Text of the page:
Dutch F-35s intercept three Russian military aircraft near Poland

Dutch F-35s intercept three Russian military aircraft near Poland

Dutch F-35s scramble to intercept Russian spy plane and fighter jets approaching NATO-member Poland’s airspace

  • Russian jets approached Polish airspace from Russian-controlled Kaliningrad
  • They were met by two Dutch F-35 fighters, which escorted them back 

A pair of Dutch F-35 fighters were scrambled overnight to intercept a formation of three Russian warplanes near NATO member Poland.

The Russian jets – one spy plane and two fighters – were met as they approached Polish airspace from the Russian-controlled enclave of Kaliningrad, and were escorted back out of NATO territory, the Netherlands’ defence ministry said Monday.

‘The then unknown aircraft approached the Polish NATO area of responsibility from Kaliningrad,’ according to Reuters’ translation of the ministry’s statement.

Kaliningrad is a Russian Baltic coast enclave located between NATO and European Union members Poland and Lithuania.

‘After identification, it turned out to be three aircraft: a Russian IL-20M Coot-A that was escorted by two Su-27 Flankers. The Dutch F-35s escorted the formation from a distance and handed over the escort to NATO partners.’

A pair of Dutch F-35 fighters (pictured, file photo) were scrambled overnight to intercept a formation of three Russian warplanes near NATO member Poland

The Il-20M Coot-A is NATO’s reporting name for the Russian Ilyushin Il-20M reconnaissance aircraft while the Su-27 Flankers are NATO’s reporting name for the Sukhoi Su-28 fighter aircraft.

Russia’s defence ministry did not immediately respond to Reuters’ request for a comment.

The Netherlands’ defence ministry said that eight Dutch F-35s are stationed in Poland for February and March.

Tensions between Russia and the European Union have been mounting over the borders of Kaliningrad, which neighbours Poland, Lithuania and the Baltic Sea.

Poland has been building a 120-mile electronic fence along its border with the enclave over fears Russia could pour migrants through its territory in an effort to destabilise Europe, as was seen in Belarus in 2021 and 2022.

The intercept came amid fears that Vladimir Putin is preparing to launch a massive new offensive to gain the momentum in his war in Ukraine.

Ukraine and its western allies have been monitoring Russian troop buildups on the borders, with NATO chief Jens Stoltenberg saying on Monday that the offensive has already begun in the east of the country.

British military chiefs said the Russian president’s troops have been commanded to advance in ‘most sectors’ but are struggling to achieve a major breakthrough.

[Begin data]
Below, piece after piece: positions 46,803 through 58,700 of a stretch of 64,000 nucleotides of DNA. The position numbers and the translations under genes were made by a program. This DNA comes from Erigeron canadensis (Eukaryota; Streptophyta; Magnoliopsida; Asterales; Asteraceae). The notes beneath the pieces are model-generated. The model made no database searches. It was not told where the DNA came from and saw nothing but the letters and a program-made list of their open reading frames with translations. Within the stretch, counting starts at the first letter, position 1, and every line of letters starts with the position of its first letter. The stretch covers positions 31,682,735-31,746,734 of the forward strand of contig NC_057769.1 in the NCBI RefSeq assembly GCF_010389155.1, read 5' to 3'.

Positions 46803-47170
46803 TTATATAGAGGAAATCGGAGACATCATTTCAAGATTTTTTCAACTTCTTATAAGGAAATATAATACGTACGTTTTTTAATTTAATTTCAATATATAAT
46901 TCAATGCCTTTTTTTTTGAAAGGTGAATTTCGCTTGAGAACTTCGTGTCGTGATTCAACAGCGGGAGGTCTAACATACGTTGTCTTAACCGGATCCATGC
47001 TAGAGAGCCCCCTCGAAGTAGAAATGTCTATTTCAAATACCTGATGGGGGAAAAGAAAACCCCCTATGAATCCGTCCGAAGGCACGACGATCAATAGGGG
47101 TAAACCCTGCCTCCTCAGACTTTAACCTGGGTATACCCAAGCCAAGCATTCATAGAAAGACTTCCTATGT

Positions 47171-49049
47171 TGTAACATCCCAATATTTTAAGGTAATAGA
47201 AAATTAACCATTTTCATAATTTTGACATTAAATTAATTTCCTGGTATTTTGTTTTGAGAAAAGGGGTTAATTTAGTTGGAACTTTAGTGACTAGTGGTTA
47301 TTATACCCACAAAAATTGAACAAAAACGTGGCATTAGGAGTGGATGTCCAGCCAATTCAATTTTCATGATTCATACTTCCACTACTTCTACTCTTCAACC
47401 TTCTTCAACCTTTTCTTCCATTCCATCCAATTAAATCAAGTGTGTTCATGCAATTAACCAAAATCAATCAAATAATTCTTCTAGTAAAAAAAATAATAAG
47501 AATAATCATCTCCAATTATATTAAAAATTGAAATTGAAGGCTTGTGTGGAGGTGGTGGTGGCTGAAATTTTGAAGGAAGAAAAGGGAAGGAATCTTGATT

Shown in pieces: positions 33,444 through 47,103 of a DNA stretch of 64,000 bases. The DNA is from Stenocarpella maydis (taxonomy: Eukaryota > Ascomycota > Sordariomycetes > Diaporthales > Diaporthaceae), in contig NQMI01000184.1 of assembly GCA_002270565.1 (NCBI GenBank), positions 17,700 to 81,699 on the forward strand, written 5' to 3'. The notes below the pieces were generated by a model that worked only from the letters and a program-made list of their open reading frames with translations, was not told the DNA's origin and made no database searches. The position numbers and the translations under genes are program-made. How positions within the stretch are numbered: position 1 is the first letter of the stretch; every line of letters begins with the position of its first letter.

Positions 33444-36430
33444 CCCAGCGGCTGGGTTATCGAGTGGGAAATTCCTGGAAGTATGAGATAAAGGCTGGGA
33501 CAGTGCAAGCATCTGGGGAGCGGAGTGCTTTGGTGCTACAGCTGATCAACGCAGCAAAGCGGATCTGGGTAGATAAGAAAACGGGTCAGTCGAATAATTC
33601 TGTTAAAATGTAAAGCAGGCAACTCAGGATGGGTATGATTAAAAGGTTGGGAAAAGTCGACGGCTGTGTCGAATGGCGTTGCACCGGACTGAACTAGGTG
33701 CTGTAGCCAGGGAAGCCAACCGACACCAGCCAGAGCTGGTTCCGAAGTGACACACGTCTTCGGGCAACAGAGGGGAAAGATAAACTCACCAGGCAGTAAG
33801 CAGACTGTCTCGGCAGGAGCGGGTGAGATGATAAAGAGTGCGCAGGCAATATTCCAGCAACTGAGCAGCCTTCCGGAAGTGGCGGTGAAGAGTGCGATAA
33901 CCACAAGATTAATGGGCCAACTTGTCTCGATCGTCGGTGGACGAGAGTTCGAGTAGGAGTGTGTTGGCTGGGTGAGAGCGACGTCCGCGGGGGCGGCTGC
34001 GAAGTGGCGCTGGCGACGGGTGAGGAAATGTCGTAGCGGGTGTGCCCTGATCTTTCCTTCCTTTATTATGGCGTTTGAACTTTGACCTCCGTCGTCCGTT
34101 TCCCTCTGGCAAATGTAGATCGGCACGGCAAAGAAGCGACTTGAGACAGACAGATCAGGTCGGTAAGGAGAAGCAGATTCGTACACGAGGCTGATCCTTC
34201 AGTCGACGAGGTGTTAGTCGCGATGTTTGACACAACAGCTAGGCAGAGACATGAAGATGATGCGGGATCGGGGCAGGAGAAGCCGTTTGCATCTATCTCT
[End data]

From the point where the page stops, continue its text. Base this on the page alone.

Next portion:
Ukrainian servicemen gather around a BMP-2 infantry fighting vehicle on a road outside the frontline town of Bakhmut, amid Russia’s attack on Ukraine, in Donetsk region, February 11

The Ministry of Defence (MoD) said on Tuesday that the Russians have ‘not massed sufficient offensive combat power’ on any one axis to ‘achieve a decisive effect’.

Its intelligence assessment said Wagner Group mercenaries have likely made ‘further small gains’ around the northern outskirts of the heavily-contested town of Bakhmut.

But the Ukrainian defence is continuing and the Russian advance to the south ‘has likely made little progress’.

Further north, in Kreminna-Svatove, the MoD said the Russians are making ‘continuous offensive efforts’ but on ‘too small a scale to achieve a significant breakthrough’.

‘Overall, the current operational picture suggests that Russian forces are being given orders to advance in most sectors, but that they have not massed sufficient offensive combat power on any one axis to achieve a decisive effect,’ the MoD said.

Defence sources believe the Russian president’s feared spring offensive may not be launched simultaneously across the front line.

But the use of conscripts during the increasing military activity to attack in specific areas could be a means of testing weaknesses in the Ukrainian position.

Meanwhile, Defence Secretary Ben Wallace will join Nato colleagues in Brussels to discuss the co-ordination of weapons supplies for Volodymyr Zelensky’s resistance.

Nato secretary-general Jens Stoltenberg anticipates the defence ministers will discuss the possible supply of fighter jets to Kyiv.

The UK will be the first nation to start training Ukrainian pilots on Nato-standard aircraft, and Mr Wallace has been asked to investigate which planes the UK could potentially supply.

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